Opinion

Those who can’t afford it can’t teach

24 Oct 2020, 5:00

Amelia Hepburn was left bereft by last-minute cuts to bursaries that mean all but those who can afford it can train to teach, and she is not alone

There are countless examples of people like me who have all the hope and knowledge to be a part of the teaching profession but lack the means to get in, and countless examples of those who, like me, inspired by committed teachers, have rethought their potential and fought tooth and nail for their own education. This week, the government made clear how much it values us.

As reported in these pages, financial support for teacher training has been cut, seeing essential bursaries stripped from those who need them most. The government’s claims to have made the change on account of “both recruitment to date and the future need for teachers in each subject” suggests the bursaries were only ever a financial incentive. Yet determined aspiring teachers don’t need a financial incentive. They need financial support. The effect of this policy will be to push out those from the state sector, leaving the door open only to those least in need of the financial aid bursaries provide. So much for social mobility.

I hoped to teach classics. To qualify for that PGCE, I became one of only 28.6 per cent of Oxford classics students who are state-educated. Undergraduate debts are commonly over £50,000, and then there are the costs of the PGCE: accommodation, food, books and travel. While funding for the classics PGCE still covers tuition fees, the bursary dropped by £16,000. Worse than that, it happened the day applications opened for next year’s PGCE. My peers and I were faced with the sudden realisation that our dreams had simply evaporated. Our choice: either accrue further debt or abandon teaching altogether. And before you ask, even if working to support ourselves was sustainable, universities such as Oxford and Cambridge prohibit it, precisely because it isn’t.

Our choice: either accrue further debt or abandon teaching altogether

This news has been a devastating blow. I was state school-educated and spent a year in the middle of my degree teaching in a state primary. I know the system and I know what it can do. I am a product of that system and all I wanted was to be a part of it. My school offered Latin lessons once a fortnight and introduced me to the subject I have loved ever since. I was determined to study it at university; I attended summer schools on bursaries for three consecutive summers, taught myself ancient Greek at lunchtimes and independently took the examination alongside my A-levels. All the while, I worked part-time from the age of 15 to support myself financially. I was offered a place to read classics at Cambridge but missed my grades on results day, silently affected by financial and familial pressures beyond my control.

Undeterred, I worked harder. I took the year out to earn and apply again, this time to Oxford. Having gained my place, the same old pressures reappeared. The family finances plummeted resulting in a house move, the third in just a few years. I desperately sought out support from any avenue: the university’s hardship fund, charitable trusts, scholarships. I worked every summer in catering, tutoring and any paid internship I could find. Two weeks ago, I spent a week observing lessons and school life at my old secondary school, eagerly preparing for a future in teaching. Days ago, I thought I’d made it. Today, once again, everything has changed.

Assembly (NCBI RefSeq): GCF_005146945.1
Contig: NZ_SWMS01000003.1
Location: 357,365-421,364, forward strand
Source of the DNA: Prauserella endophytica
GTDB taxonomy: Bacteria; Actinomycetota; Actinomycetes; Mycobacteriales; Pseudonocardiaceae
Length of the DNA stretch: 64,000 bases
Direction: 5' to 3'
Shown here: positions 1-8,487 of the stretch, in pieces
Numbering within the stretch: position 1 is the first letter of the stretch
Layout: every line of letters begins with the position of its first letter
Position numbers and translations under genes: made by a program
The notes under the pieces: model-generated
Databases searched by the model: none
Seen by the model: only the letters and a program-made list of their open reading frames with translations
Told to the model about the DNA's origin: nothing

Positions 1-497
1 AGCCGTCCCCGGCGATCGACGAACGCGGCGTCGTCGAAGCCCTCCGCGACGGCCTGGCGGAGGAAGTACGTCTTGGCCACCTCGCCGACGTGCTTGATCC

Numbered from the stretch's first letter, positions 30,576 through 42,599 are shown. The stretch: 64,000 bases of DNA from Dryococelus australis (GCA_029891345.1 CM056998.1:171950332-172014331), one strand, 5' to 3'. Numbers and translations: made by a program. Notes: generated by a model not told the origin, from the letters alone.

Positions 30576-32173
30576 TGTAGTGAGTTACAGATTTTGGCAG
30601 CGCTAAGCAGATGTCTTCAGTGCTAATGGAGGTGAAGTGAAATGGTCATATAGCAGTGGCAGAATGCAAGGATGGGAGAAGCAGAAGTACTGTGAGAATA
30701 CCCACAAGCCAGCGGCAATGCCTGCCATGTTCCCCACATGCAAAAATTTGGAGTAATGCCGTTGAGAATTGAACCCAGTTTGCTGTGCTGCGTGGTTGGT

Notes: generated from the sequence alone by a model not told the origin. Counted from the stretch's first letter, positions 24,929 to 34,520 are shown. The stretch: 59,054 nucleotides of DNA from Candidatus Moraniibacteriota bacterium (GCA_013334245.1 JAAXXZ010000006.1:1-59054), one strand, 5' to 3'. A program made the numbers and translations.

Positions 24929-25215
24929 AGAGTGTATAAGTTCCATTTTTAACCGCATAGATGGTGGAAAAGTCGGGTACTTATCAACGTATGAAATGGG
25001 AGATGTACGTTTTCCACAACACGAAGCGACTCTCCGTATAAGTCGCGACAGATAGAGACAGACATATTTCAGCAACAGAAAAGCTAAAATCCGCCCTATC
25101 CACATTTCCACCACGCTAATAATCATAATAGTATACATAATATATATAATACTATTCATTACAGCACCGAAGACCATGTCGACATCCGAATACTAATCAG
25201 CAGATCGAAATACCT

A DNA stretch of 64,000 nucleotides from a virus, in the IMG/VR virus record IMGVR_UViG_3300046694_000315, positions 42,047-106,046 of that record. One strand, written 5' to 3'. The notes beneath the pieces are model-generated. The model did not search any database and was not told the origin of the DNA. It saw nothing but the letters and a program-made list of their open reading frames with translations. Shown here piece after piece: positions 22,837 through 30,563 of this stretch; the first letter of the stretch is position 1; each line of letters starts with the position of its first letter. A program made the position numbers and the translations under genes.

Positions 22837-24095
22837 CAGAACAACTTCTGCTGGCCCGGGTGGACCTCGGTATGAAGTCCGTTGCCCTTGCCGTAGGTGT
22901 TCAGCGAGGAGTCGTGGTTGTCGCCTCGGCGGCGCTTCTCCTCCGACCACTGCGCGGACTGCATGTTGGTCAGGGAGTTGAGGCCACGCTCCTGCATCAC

If the government continues on this path, they may benefit in the short term from the recession-led spike in applications for teaching, but quality and diversity will be significantly reduced. Furthermore, the increasing financial burden weighing upon young teachers will only exacerbate the burn-out rate, which is already staggeringly high. Like every other teacher who sticks with it, I am prepared to work long and hard for limited pay. I’m no retention statistic in waiting.

But then it looks like I’m not a teacher in waiting any more either. I’m just left asking myself how ministers expect anything to change if they don’t invest in the kinds of teachers they need to make that change?



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3 Comments

  1. Remember its about supply and demand, not social mobility. Get just enough teachers to get someone in front of class and you’ve done your job in government. Of course schools often don’t get much of a choice of candidate as there isn’t any over capacity. So you end up choosing the best of an average lot, or worse as you need someone to be in front of class. I’m sure those in good schools /wealthy schools get a fair pick. Those in poorer areas not so much.

  2. The busaries had gotten so generous that people were making more in their training year than in their NQT year. It was attracting the wrong people and they weren’t sticking it out. Classics still has a £10k busary so your spend would only be £5k in living. What sort of life long teacher would pay £50k for an undergraduate and then baulk at £5k for one of the best teacher training programs in the world?

  3. Super fornicam

    If your heart is set on Classics then take the 10k bursary and the 9k PGCE loan. Don’t expect the Tories to reinstate the full 26k. Should Labour win the next election you may find the system is scrapped altogether in light of more pressing recruitment issues.

    Also, don’t rule out the impact of recession and economic hardship on middle class parents’ assets… this may necessitate cutbacks at some private schools. An English/History NQT with latin/greek A levels, or a joint English/Classics BA would represent greater value for money if the number of fee paying parents drops for a few years.

    Specialisation, as they say, is for insects. Try to make yourself as flexible as possible, but don’t lose hope for a better job market in 5-10 years time.